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Two Steps to a Healthier New Year


Dr. John Graham, DKH Chief Medical Officer and VP, Medical Affairs and QualityMany people pledge to become healthier in the New Year – but what does that mean? Where should you start? You may have more success if you set a concrete goal rather than a vague pledge to “eat healthier and get more exercise.” I would suggest you consider one or both of the goals below.

The first is one of the most common chronic health conditions nationally as well as locally. The second is an environmental health hazard present in our area that can be addressed relatively easily, but that most people would rarely if ever even think about.

Know your blood pressure and how to keep it in check. 

High blood pressure is a major risk factor for heart attack, chronic heart failure and stroke. According to the Centers for Disease Control (CDC), about 1 in 3 American adults has high blood pressure, but only half of them know it. Risk increases with age, inactivity and poor diet. 

See your primary care provider (PCP) regularly to keep tabs on your blood pressure. Generally, it should be below 140 over 90. If it’s higher your PCP may prescribe medication, which should be taken exactly as prescribed.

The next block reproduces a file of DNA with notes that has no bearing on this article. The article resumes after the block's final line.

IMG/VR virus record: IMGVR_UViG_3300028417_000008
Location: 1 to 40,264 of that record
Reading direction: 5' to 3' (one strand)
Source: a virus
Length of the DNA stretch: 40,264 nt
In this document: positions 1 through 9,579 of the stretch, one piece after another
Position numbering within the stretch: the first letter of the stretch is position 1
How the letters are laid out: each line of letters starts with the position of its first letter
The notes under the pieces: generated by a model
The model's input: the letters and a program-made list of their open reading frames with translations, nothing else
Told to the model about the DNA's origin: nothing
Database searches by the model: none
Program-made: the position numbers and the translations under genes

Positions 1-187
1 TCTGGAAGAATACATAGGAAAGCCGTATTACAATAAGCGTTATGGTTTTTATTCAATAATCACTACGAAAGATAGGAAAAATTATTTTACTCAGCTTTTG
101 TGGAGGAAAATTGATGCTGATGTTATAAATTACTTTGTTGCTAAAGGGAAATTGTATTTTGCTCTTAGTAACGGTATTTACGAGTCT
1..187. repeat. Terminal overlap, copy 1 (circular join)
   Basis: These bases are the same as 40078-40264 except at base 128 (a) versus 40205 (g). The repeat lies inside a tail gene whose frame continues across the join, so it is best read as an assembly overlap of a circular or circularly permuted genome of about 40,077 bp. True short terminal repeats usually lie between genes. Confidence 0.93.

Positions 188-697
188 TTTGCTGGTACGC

Whether your blood pressure is high or not, you can help keep it in check by making some simple but effective lifestyle changes. Change your diet to include less fats, sodium and processed foods and more fresh fruits and vegetables. Increase your physical activity, shooting for two-and-a-half hours of exercise per week. Limiting your alcohol consumption is important as well. These changes can also help you to avoid or manage Type II Diabetes, another common chronic health condition. 

Test for radon in your home. 

Windham County falls within the Environmental Protection Agency’s Radon Zone 2, which means there’s a moderate potential for radon exposure. Radon, an odorless naturally occurring radioactive gas, is the second leading cause of lung cancer after smoking. 

Be sure to test for radon in your home. Test kits are available at many hardware and department stores for just $10 to $15. You may also check with the Northeast District Department of Health in Brooklyn by calling (860) 774-7350 and the CT Department of Public Health website for other options on procuring a free or low-cost test kit. If the test shows levels are above acceptable limits, there are steps you can take to reduce those levels in your home and protect yourself and your family. 

Dr. John Graham is chief medical officer and vice president, medical affairs and quality at Day Kimball Healthcare.

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